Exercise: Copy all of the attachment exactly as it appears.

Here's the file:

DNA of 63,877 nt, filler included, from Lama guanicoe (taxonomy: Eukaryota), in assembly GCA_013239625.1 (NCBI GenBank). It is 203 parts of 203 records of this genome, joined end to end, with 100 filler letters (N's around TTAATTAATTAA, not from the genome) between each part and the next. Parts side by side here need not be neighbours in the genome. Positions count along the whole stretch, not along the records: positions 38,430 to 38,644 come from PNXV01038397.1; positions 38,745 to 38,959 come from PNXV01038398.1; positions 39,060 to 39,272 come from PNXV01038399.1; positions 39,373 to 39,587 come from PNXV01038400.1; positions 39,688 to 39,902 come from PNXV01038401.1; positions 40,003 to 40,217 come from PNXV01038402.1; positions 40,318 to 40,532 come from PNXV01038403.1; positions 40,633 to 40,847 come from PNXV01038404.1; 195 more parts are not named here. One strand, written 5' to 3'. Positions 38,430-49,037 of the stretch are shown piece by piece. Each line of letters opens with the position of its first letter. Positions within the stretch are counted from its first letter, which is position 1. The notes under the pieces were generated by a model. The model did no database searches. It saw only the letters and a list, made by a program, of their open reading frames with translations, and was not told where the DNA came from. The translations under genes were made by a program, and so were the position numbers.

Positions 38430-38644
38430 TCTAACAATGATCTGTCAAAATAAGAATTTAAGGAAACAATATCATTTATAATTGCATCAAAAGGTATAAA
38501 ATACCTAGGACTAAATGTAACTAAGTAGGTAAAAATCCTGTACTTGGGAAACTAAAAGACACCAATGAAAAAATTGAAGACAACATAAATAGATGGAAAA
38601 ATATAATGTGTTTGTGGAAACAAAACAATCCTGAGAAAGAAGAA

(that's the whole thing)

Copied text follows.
DNA of 63,877 nt, filler included, from Lama guanicoe (taxonomy: Eukaryota), in assembly GCA_013239625.1 (NCBI GenBank). It is 203 parts of 203 records of this genome, joined end to end, with 100 filler letters (N's around TTAATTAATTAA, not from the genome) between each part and the next. Parts side by side here need not be neighbours in the genome. Positions count along the whole stretch, not along the records: positions 38,430 to 38,644 come from PNXV01038397.1; positions 38,745 to 38,959 come from PNXV01038398.1; positions 39,060 to 39,272 come from PNXV01038399.1; positions 39,373 to 39,587 come from PNXV01038400.1; positions 39,688 to 39,902 come from PNXV01038401.1; positions 40,003 to 40,217 come from PNXV01038402.1; positions 40,318 to 40,532 come from PNXV01038403.1; positions 40,633 to 40,847 come from PNXV01038404.1; 195 more parts are not named here. One strand, written 5' to 3'. Positions 38,430-49,037 of the stretch are shown piece by piece. Each line of letters opens with the position of its first letter. Positions within the stretch are counted from its first letter, which is position 1. The notes under the pieces were generated by a model. The model did no database searches. It saw only the letters and a list, made by a program, of their open reading frames with translations, and was not told where the DNA came from. The translations under genes were made by a program, and so were the position numbers.

Positions 38430-38644
38430 TCTAACAATGATCTGTCAAAATAAGAATTTAAGGAAACAATATCATTTATAATTGCATCAAAAGGTATAAA
38501 ATACCTAGGACTAAATGTAACTAAGTAGGTAAAAATCCTGTACTTGGGAAACTAAAAGACACCAATGAAAAAATTGAAGACAACATAAATAGATGGAAAA
38601 ATATAATGTGTTTGTGGAAACAAAACAATCCTGAGAAAGAAGAA